Backlash as it states is lashings to the back. Behind you. It’s not called a front-lash otherwise you could see it coming. Possibly.
Backlash. Backstab. Feels all the same to me. Even if you’ve experienced it before, it still doesn’t change your initial emotion.
When something nasty is thrown into my space, I have learnt over the years to invite a conversation. When inviting a conversation I generally don’t expect a further attack given I am seeking an opportunity to discuss allegations made against me. It makes things worse when one doesn’t have a physical voice to have a vocal conversation otherwise that would be my first option.
Regardless, I outlined my disappointment and understand that people make judgements all the time although I don’t condone it. I consciously catch myself. There are avenues available for communication if one was in disagreement. It is interesting though, that what gave rise to this backlash is a matter of personal opinion. A personal truth.
A final reply to my request was “not wasting any more time on this”. SERIOUSLY! Throw something in, attack further and then don’t waste my time when I seek an open conversation. I used to be a real bitch before but holy moley. So thankful I now think before I shit out of my mouth. (Tulou a-Excuse me)
My, “How to make a Samoan Mini Mat” Youtube videos have been examined carefully by some experts in the fine art of Samoan weaving. Experts because they have righteously cast their opinions on the errors of my videos. Oops, yes I did spell it “falagigi’i” instead of the correct mother tongue of “falanini’i”. That is huge on the scale of life and death. ’G’ and ‘N’ are often a source of confusion in our native tongue because of the conversational versus grammatically correct Samoan language.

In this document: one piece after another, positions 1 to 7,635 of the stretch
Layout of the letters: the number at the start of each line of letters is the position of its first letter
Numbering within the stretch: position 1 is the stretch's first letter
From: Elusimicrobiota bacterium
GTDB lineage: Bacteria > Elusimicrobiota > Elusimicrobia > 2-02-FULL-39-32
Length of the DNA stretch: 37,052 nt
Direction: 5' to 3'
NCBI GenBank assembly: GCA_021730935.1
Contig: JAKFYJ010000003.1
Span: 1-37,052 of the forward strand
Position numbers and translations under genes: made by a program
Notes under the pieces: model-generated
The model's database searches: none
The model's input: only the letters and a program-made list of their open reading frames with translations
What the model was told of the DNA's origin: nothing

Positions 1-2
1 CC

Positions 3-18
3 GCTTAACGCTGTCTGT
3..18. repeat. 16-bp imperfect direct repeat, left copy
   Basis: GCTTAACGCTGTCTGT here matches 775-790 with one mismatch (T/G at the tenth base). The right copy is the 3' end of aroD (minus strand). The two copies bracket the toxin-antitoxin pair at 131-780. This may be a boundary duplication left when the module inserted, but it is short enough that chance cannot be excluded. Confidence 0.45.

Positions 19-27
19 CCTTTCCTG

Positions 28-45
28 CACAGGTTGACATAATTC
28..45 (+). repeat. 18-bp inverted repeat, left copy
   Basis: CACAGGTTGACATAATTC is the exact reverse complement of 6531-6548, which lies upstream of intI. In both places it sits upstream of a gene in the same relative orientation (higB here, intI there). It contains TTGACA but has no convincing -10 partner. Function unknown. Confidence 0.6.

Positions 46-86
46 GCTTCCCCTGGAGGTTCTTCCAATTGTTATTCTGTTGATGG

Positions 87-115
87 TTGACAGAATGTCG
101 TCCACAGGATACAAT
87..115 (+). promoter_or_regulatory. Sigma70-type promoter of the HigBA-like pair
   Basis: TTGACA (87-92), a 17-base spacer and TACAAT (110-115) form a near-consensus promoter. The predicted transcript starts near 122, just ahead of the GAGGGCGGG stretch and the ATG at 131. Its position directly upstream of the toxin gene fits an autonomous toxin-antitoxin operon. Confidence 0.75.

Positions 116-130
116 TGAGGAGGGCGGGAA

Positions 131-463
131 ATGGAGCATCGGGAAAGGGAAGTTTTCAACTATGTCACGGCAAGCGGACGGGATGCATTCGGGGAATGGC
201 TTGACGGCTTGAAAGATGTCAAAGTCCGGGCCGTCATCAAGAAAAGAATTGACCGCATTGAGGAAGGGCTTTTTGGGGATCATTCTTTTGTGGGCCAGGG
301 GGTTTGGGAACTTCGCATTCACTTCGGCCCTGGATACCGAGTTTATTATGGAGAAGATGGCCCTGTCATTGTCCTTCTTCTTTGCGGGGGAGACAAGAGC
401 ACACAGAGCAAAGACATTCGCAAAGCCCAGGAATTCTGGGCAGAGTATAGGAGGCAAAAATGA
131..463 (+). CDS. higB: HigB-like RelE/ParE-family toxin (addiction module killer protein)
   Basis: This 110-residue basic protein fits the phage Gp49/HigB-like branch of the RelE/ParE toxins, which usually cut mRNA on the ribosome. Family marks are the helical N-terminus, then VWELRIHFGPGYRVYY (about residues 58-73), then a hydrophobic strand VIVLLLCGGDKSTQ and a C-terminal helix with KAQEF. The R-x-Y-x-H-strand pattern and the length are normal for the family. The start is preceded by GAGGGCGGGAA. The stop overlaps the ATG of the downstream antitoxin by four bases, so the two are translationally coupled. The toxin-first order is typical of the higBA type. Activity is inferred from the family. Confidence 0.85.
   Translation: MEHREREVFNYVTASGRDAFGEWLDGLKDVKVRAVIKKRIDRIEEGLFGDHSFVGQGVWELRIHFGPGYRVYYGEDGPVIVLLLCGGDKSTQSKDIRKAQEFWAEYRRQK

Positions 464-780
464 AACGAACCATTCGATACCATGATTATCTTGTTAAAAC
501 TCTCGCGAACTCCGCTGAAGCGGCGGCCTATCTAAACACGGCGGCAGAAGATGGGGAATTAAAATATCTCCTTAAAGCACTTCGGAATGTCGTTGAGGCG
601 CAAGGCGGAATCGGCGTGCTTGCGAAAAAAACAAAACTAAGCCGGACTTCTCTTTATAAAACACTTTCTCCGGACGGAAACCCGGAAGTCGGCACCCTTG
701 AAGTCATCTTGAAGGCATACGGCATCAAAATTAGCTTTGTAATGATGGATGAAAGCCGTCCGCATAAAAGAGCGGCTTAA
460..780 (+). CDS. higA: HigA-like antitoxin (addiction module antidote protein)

If you refer to my tagline then you will fully get that this is my journey to “Unravel life, love and culture through the art of Samoan weaving”. I invite you to share in this journey. This means that you can contribute to my journey. If I need correction then so be it. I am open which is why I have a public presence. I do not need to hide behind the screen. I am out there and available for criticism. I welcome it. It’s an opportunity to learn.
The videos themselves were purely a response to several requests to learn how to weave. Naturally (as a non expert weaver) I guided these requests towards the nearest possible group in their community and failing that to consult our online teaching platform that is GOOGLE. Google university had very limited (if any) pathways to learn weaving online. There are also not very many weaving groups anywhere in the world you happen to be.
I would know. I also researched too.
I create on the fly. I could see how I could make weaving available without the borders. I created videos based on what I had learnt. I don’t claim them to be authentic traditional techniques. It is inspired by what I have been told and manipulated it to work for my chosen medium. Curling ribbon. It is slippery and not tough like pandanus or flax. I weave the way it works best.
If you are an expert then please share the CORRECT way to weave a falanini’i. Otherwise, please make yourself a good hot cup of perspective.
My weaving is simply a platform to engage. A vehicle to transform many areas of my life. One of the areas involves my own Samoan and on a broader spectrum the Pacific Islander peoples. Bigger than me is the world.
I belong to the world.
Working on empowering young Pacific Island Women to be more than they think they are. Being a demonstration of savvy contrarian Samoan woman. Thinking for myself. Being true to myself.
Being contrary to popular belief. I just happen to be a Samoan and a woman.
We have big problems that need to be addressed by strong courageous people. Health, literacy, suicide, abuse et cetera. It’s rife everywhere. Choose one and get on with it.
I hope my intentions are neither shallow or narrow for you all. What hopes do I have of being big and bold for humanity.